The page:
3. Image Coding with Adaptive Coding Pass Scanning
For the telemedicine applications, the following question is often raised. Is there useful information available at both encoder and decoder based on which the contribution of coding passes can be obtained? If so, there is no need to transmit the scanning order of coding passes, from encoder to decoder, for optimal rate control. Motivated by the MQ coder, we propose a novel scheme to estimate the rate distortion slope (RDS) of coding passes. Only the coding passes with significant RDS are used to generate the final code stream, and the unneeded ones with insignificant RDS can be discarded before EBCOT tier-1. Thus, it has the advantage of saving computational power, memory space, and transmission time.
3.1. Adaptive Coding Pass Scanning Algorithm
In , we proposed the CBRDE algorithm to arrange the code blocks of an image adaptively. Specifically, let be a binary function of position in the th code block, at the th bit plane, and . The RDS of is defined as and are the distortion decreased and the coding bits increased for , respectively, is the expectation operation, is the entropy operation, and is the probability of less probable symbol (LPS), which can be obtained from the MQ table directly.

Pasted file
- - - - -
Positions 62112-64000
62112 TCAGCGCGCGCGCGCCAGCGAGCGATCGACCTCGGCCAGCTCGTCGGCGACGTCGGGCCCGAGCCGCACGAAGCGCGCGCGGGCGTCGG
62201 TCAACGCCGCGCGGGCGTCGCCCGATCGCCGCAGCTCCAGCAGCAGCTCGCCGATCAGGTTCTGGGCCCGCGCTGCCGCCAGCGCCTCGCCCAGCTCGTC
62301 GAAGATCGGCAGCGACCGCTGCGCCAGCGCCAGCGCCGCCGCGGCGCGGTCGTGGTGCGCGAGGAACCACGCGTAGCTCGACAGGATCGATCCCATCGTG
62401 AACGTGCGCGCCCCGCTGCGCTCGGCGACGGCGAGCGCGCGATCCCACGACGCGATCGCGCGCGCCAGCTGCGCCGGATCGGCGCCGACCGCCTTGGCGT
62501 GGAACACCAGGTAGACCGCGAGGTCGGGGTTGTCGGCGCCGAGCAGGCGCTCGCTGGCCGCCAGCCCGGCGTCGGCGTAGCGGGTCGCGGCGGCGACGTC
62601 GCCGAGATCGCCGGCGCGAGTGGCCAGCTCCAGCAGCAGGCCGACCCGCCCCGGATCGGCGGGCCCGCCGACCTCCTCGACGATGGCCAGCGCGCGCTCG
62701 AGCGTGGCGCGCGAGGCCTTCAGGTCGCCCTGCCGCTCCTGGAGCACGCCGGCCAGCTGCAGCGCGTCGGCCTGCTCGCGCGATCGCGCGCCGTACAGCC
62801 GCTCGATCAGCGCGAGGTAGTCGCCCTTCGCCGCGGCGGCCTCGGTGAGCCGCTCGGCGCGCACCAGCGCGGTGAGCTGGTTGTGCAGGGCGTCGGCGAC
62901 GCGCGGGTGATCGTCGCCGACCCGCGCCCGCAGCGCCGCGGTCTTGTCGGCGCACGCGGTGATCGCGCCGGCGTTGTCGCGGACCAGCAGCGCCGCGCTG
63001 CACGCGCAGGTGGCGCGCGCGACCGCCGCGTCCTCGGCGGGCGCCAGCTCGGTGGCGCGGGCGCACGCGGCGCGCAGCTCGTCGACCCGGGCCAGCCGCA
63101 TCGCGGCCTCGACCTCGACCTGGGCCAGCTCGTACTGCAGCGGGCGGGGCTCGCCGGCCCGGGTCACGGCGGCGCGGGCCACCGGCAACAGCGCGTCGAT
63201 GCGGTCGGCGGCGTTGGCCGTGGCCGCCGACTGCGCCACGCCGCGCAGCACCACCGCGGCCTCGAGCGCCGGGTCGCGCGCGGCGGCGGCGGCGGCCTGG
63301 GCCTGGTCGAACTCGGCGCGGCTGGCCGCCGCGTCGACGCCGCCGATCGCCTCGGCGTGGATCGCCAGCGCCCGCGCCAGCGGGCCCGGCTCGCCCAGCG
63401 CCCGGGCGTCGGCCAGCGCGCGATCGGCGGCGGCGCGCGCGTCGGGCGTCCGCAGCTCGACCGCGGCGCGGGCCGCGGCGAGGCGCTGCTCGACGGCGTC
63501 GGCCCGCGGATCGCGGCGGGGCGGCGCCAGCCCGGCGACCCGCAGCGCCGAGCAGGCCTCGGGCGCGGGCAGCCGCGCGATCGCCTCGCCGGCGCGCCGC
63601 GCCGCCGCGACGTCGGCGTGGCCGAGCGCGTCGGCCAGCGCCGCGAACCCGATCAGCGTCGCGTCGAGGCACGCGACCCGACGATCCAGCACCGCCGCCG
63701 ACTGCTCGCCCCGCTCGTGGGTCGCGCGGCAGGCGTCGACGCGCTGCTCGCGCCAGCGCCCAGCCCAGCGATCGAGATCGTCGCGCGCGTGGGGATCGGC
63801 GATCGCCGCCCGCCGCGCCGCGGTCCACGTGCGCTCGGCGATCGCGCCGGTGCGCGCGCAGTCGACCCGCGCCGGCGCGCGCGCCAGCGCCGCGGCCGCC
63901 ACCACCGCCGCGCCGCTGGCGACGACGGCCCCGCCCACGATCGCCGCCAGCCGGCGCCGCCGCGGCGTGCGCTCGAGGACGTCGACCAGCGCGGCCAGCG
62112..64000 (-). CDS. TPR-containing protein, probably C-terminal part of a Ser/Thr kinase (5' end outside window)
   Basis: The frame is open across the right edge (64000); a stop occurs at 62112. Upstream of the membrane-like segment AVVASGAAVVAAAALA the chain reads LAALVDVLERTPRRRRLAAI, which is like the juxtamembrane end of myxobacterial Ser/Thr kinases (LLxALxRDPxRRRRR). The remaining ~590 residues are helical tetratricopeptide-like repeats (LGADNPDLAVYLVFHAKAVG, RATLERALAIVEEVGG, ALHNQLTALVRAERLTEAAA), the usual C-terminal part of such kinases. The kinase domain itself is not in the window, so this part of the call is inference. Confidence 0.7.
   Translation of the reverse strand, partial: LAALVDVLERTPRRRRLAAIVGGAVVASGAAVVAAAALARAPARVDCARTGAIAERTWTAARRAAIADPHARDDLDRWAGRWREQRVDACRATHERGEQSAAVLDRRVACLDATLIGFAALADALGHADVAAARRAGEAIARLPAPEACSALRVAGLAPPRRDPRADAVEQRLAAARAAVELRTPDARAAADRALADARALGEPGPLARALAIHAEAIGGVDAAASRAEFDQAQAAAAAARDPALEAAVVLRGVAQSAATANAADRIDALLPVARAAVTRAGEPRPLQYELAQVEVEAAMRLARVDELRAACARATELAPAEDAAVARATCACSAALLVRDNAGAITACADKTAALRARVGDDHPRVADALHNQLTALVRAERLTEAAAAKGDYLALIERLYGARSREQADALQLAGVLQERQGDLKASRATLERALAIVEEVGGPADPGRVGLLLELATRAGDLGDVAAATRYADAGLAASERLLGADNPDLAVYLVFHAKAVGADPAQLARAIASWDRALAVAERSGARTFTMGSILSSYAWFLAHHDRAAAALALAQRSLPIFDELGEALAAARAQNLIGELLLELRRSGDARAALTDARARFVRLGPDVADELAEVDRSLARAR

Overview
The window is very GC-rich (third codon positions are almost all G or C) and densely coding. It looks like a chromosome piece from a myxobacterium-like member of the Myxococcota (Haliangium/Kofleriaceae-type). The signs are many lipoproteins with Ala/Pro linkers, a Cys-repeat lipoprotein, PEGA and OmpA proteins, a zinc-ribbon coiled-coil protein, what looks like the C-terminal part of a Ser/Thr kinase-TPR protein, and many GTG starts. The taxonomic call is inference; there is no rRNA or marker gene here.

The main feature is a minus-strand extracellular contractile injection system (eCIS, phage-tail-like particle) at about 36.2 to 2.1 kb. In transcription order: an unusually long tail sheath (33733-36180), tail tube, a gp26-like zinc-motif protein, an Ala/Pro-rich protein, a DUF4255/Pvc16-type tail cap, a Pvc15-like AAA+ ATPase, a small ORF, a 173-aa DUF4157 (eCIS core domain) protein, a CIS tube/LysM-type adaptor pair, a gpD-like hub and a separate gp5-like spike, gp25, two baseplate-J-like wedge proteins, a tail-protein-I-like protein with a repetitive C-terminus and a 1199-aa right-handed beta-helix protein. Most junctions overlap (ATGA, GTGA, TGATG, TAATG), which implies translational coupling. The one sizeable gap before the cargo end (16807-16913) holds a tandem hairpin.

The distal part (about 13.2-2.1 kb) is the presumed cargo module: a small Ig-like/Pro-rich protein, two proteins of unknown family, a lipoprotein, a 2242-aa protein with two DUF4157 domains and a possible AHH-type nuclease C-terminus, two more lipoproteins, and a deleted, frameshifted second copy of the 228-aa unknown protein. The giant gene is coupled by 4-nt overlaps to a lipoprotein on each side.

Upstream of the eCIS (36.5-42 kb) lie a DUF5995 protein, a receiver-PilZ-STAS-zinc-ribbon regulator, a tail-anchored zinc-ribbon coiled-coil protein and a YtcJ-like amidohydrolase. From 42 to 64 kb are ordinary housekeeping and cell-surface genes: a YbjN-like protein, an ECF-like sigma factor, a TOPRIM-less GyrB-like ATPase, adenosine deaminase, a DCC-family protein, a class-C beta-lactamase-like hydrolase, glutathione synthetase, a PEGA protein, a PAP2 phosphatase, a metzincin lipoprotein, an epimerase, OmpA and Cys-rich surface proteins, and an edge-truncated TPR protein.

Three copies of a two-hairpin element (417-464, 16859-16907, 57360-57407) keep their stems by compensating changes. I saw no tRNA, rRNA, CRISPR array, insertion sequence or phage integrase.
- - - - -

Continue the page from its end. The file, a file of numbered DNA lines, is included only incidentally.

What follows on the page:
At each bit plane, each code block is coded with a sequence of three coding passes, that is, SP followed by MR and CU. All of the coding passes are possible truncation points. It is noted that more than 75% of the coding passes of an image are optimal truncation points, and more than 97% of which are either consecutive or one coding pass away from each other . Motivated by the above, the adaptive coding pass scanning (ACPS) algorithm is thus proposed. As shown in Figure 2, if the RDS of the MR pass is greater than that of the SP pass, the MR pass should be performed immediately after the SP pass according to the PCRD algorithm, and the optimal segment should contain the SP and MR passes. However, unlike the CU pass, the MR pass may take place before the SP pass at each bit plane. In order to improve the compression performance, the above example is modified as follows. The scan order of SP and MR passes is rearranged such that the one with greater RDS should be coded first, which leads to the ACPS algorithm. Figure 3 depicts the flowchart of ACPS, in which CBRDE is used to estimate the RDS of coding passes.
3.2. Image Coder with ACPS